Anita Nair’s novels have an artistic unity that makes her characters life-like. Her words express the need for emancipation and education of Indian women and hence its reformist objective is fore-grounded. Her stories delve deep into the expectations of married Indian women and the choices they make, the relationships they are entangled in, and convey a strong message of hope through change.
In her latest novel Eating Wasps, Anita Nair knits the tales of women leading complex lives through the index finger of her protagonist Sreelakshmi. Even after being a Sahitya Academy winner at the age of 30, Sreelakshmi is considered a misfit or rather in the author’s words “damaged goods” in the society as she is unmarried. Nair evocatively presents her characters: Sree Lakshmi – the wasp eater who refuses to be a part of the society, Urvashi -who explores the many shades of desire, Najma- trying to rewrite her story, the little Megha-too innocent to address the unfairness she faces, Maya- fighting her inner demons, Brinda who walks past the mundanities of everydayness and others who glide silently paving way for an impeccable narrative. The title ‘Eating Wasps’ is nothing short of a metaphor to denied desire, respect, and sexual pleasure. Nair makes her characters travel through untrod-den paths of inhibitions, desires, and sexual liberation. The novel is told through eight parts with stories of ten women who are flawed yet brave in embracing their desires.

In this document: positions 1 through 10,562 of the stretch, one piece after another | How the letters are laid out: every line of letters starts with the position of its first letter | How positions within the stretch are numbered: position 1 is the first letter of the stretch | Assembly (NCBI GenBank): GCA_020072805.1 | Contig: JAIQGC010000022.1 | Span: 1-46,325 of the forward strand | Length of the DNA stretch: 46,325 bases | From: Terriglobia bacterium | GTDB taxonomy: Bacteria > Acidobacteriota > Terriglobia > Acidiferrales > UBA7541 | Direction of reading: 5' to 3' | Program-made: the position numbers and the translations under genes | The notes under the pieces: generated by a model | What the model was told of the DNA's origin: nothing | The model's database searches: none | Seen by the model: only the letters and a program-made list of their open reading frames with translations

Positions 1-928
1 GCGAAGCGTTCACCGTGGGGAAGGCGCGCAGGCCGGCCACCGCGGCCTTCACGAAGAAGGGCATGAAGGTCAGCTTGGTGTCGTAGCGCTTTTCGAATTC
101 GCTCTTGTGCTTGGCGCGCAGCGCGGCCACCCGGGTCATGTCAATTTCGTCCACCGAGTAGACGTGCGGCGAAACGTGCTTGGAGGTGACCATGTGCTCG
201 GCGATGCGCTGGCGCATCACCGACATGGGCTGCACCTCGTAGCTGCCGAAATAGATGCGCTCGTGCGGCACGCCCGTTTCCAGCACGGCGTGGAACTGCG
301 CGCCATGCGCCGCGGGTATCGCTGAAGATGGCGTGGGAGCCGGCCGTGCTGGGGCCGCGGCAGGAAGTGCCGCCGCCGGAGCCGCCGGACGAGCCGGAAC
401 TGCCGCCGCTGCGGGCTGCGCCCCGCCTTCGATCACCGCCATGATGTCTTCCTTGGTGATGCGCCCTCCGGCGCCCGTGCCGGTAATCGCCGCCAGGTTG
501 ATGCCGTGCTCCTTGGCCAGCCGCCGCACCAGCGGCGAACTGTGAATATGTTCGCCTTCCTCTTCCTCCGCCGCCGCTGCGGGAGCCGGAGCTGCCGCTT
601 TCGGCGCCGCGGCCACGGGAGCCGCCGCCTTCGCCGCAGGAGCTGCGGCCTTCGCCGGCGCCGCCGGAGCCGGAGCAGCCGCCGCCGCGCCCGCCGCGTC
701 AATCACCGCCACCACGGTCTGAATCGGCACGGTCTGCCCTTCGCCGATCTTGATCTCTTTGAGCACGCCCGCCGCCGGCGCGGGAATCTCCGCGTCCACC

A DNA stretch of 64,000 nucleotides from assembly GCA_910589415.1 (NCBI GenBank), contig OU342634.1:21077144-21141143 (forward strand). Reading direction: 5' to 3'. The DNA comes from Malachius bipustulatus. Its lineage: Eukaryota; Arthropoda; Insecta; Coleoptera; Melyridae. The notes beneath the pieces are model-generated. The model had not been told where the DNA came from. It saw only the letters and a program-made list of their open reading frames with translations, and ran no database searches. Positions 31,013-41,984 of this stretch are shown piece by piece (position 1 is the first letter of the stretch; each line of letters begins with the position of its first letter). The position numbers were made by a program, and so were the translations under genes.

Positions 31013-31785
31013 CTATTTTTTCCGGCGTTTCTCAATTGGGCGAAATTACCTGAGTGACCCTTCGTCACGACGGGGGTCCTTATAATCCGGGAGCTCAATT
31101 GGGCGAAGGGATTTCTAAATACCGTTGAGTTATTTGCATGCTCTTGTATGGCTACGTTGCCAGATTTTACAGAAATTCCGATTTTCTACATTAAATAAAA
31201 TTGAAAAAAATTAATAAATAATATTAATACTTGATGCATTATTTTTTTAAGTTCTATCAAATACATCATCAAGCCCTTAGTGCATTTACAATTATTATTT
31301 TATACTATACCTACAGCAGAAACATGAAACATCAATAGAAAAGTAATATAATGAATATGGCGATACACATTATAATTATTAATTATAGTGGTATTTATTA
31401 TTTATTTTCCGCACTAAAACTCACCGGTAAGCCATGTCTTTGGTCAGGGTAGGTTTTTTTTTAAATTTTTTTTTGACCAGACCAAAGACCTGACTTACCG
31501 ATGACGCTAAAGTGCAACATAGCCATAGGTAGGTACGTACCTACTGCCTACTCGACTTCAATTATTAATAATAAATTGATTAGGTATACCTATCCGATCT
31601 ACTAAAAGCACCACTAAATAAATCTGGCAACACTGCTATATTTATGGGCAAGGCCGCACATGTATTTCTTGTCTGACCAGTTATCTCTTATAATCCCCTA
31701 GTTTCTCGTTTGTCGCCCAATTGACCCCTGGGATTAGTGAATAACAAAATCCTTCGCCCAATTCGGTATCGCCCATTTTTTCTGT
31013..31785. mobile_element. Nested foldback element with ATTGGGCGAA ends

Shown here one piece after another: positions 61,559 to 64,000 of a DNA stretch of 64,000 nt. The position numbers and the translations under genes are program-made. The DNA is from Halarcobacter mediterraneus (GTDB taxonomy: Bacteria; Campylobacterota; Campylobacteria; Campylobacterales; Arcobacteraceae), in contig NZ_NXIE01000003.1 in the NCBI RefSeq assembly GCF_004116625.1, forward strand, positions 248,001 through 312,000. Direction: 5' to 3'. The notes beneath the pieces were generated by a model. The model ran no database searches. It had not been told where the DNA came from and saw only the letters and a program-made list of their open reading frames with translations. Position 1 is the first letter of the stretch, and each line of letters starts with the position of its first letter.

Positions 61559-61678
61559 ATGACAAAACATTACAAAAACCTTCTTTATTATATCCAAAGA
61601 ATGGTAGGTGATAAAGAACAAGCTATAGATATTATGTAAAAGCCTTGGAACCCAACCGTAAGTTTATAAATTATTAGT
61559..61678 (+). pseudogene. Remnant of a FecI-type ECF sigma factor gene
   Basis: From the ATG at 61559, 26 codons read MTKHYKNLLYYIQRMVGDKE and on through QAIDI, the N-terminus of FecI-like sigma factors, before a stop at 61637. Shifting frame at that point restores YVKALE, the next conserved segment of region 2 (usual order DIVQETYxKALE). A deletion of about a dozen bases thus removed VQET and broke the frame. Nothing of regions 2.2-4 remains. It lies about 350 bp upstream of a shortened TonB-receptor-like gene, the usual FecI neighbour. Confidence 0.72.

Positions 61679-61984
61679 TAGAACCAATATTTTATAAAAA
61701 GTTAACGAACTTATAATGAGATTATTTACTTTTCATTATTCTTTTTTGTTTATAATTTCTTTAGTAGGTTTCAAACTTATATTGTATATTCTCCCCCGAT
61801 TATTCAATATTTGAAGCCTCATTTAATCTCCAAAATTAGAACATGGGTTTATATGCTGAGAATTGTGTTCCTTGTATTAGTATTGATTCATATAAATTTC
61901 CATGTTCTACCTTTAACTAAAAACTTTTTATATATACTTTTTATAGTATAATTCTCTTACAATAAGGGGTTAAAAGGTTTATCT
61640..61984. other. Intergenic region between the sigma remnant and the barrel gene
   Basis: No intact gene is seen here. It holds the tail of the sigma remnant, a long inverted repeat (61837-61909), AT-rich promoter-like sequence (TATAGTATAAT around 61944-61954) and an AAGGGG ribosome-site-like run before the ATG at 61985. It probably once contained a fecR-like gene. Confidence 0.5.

Set in a riverside resort in Kerala, the story is narrated by a dead writer who is still not able to leave the earth as her mortal remains(finger) have been locked up by her ex-lover, Markose in a cupboard. The story spans from the time when women had to fight for their education- to when the society realizes that sexual pleasure is also a basic right. Each character feels and reminds us of the woman next door. Eating wasps throw light on the unfair nature of society(includes her lover) towards women on taking their own decisions. Due to which Sreelakshmi can’t completely be free even in her death. It is Nair’s style of writing which makes the novel a compelling read. She doesn’t portray any of her characters as victims but flawed beings. Nair hooks her readers with her unconventional character formation. Her characters stay with you long after you complete the novel and push you into creating an alternate storyline for each of them.
Eating wasps is a subtle discourse on sexual liberation in a male-dominated society. It will unsettle and disturb you just like chewing a wasp.
As Nair argues “No one chooses to eat a wasp. But what if it were to fly into your mouth? Would you let it sting your tongue or bite down on it? Would you spit or swallow? Would you crumple or fight? The lives of women everywhere is about such decisions and the consequences thereof.”-Eating Wasps.
Radhika Menon is a freelance creative writer and journalism graduate from Kerala